Raise your hand if you would vote yes for college affordability in this election? I raised my hand, did you? This episode is a summary (based on a couple of blog posts from www.savingforcollege.com) of the current proposals about education and college affordability from our Presidential Candidates: Donald Trump and Hillary Clinton.
If it were possible to set aside your current party affiliation or political views, what would your life be like if you did not have to pay back student loan debt? Or could you benefit from extra money that the college will award because they are passing on their tax breaks directly to students? These are all options on the table right now.
Which will you choose? Leave us a comment on your position on the topic and how it affects you?
We want everyone who resides in the State of Delaware to know that Gov. Jack Markell cares deeply about students going to college offsetting the high cost of a the education. The State Department of Higher Education has partnered with several local high schools to present workshops for parents and students:
FAFSA Submission Workshop for Seniors – Thursday Oct. 13th 5-7pm @ Indian River High School
College Scholarship Workshop & Fair – Wednesday Oct 26th 6-8pm @ Indian River High School
Also note that several Community Colleges in the State of Delaware are waiving the cost of college applications from October 17th through November 18th for Delaware residents. This is a great cost savings. Visit the website for more information: delawaregoestocollege.org
This episode is about what you can do when your financial aid runs out. I came across an article from USATODAY that gives some guidance on this issue. There are many parents and students that we have talked to since starting this business and podcast that are in this troubling position in which they did not get their financial aid package renewed or the amount they received did not cover anywhere near the cost of their college. You might be wondering what can you do at that point? Here are 3 suggestions of how to deal with the gap between what the school costs and what you can afford:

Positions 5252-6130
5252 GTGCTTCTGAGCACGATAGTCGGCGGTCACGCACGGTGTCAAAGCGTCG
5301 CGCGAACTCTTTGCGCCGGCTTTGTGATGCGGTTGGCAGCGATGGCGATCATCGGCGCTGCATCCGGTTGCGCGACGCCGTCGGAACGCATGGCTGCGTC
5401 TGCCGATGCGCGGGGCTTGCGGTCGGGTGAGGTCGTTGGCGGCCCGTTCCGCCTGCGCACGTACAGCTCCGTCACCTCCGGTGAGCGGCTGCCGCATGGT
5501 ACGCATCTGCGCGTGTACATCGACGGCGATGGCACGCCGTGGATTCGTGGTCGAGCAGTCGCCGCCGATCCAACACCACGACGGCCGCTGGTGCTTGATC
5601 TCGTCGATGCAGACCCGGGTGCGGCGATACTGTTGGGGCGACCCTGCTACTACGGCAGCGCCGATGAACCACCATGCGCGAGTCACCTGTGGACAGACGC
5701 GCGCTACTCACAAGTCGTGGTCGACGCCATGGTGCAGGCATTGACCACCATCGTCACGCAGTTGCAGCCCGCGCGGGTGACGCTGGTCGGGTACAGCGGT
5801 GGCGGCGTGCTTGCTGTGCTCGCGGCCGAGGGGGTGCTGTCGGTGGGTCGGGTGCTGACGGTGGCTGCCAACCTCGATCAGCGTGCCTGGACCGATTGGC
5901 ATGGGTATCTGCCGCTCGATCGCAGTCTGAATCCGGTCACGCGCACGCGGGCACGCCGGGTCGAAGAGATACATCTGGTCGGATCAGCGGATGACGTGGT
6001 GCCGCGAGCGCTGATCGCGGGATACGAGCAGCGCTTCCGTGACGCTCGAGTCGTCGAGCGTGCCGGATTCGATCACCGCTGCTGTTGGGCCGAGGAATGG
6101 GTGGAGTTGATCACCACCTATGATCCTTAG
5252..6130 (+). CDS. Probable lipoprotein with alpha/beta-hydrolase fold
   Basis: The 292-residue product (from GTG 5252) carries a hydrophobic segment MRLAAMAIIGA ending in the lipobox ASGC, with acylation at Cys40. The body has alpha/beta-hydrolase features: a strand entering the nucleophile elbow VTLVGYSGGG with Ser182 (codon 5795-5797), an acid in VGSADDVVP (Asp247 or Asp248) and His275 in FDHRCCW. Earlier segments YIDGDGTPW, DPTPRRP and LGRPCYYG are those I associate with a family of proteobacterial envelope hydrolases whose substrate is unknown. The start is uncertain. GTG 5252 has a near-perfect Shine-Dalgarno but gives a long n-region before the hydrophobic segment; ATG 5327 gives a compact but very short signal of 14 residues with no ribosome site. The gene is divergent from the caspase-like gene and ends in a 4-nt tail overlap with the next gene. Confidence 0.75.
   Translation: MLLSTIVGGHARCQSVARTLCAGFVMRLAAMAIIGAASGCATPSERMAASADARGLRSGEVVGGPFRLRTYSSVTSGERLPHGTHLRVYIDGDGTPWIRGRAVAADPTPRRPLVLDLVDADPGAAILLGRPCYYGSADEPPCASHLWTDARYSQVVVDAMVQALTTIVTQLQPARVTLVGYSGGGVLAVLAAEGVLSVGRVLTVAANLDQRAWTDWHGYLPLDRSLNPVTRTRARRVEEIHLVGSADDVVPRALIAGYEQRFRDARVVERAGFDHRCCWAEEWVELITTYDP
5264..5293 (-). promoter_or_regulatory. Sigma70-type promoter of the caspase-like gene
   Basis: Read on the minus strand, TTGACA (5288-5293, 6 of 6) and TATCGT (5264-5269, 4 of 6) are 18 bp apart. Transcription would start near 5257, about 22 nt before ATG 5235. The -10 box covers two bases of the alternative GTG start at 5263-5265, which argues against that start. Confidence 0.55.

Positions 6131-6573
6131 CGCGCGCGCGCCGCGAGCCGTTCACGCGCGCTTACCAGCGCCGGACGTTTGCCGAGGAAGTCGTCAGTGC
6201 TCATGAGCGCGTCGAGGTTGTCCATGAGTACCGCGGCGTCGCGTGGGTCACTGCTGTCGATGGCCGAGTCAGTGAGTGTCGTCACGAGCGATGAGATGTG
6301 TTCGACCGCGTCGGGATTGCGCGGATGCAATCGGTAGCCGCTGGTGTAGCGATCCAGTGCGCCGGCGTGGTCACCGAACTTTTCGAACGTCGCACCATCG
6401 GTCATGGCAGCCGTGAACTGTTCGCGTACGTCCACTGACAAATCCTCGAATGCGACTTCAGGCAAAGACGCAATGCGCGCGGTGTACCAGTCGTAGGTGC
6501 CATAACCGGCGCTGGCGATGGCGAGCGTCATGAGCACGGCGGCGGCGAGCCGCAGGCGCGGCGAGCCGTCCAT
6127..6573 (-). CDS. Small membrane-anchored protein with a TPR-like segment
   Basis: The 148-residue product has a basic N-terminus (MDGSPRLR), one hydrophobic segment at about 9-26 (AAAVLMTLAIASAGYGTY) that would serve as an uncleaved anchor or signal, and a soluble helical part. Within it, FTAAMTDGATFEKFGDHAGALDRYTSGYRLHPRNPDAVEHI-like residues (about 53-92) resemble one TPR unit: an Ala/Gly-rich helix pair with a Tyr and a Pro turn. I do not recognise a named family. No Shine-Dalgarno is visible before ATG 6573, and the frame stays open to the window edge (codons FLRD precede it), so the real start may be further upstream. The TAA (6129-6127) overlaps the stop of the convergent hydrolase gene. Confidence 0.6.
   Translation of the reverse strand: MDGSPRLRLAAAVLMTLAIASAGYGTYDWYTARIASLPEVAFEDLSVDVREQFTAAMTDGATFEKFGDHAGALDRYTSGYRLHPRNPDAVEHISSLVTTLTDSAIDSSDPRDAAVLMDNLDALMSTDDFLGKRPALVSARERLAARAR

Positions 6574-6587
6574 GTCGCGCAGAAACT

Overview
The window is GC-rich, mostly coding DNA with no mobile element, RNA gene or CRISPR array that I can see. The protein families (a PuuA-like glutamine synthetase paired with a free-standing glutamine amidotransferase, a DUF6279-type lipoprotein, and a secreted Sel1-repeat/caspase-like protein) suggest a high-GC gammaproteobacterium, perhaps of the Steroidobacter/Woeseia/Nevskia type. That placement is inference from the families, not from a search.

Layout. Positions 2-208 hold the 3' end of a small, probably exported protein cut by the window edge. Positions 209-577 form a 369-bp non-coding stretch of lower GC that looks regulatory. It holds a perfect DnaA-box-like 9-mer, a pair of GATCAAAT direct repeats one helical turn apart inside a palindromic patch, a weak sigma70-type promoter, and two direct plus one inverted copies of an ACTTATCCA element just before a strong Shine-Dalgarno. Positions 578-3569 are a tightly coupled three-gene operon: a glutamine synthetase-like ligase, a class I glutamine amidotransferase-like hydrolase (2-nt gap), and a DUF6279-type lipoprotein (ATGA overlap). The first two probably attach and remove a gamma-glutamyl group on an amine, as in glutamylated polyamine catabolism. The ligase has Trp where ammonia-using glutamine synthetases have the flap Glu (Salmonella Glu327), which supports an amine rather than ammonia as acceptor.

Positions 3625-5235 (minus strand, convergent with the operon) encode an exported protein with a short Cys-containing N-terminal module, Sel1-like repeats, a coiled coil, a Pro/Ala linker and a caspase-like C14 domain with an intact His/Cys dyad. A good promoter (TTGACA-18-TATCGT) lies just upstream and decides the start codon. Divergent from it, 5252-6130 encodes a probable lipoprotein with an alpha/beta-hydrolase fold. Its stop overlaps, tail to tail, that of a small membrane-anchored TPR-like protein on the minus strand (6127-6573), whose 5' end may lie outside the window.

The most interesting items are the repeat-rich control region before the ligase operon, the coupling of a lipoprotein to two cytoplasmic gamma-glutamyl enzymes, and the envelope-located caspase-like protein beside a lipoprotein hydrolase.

1. FILL OUT THE FAFSA NO MATTER HOW MUCH YOUR FAMILY EARNS – the FAFSA creates doors of opportunity for you to qualify for need-based aid, work-study assignments and institutional scholarships
2.SPEND TWO HOURS A WEEK (MINIMUM) APPLYING FOR SCHOLARSHIPS – We advocate looking for scholarships consistently and with an intensity as if it were a part-time job. Don’t waste your time on sweepstakes, scams or other contests. Invest in a specific plan to outline your skills, objectives and match them with the offers available online. Ask your parents if their employer offers scholarships, start locally with non-profits and foundations.
3. BORROW STUDENT LOANS WISELY – It pains me to even write this – BUT, If you have to take out student loans, READ THE FINE PRINT! Understand what you are signing. Federal loans should be your first option, those that are subsidized don’t accrue interest while you’re in school and have flexible payment options. Then there are private loans, unsubsidized federal student loans or PARENT PLUS loans which have high interest rates and additional fees.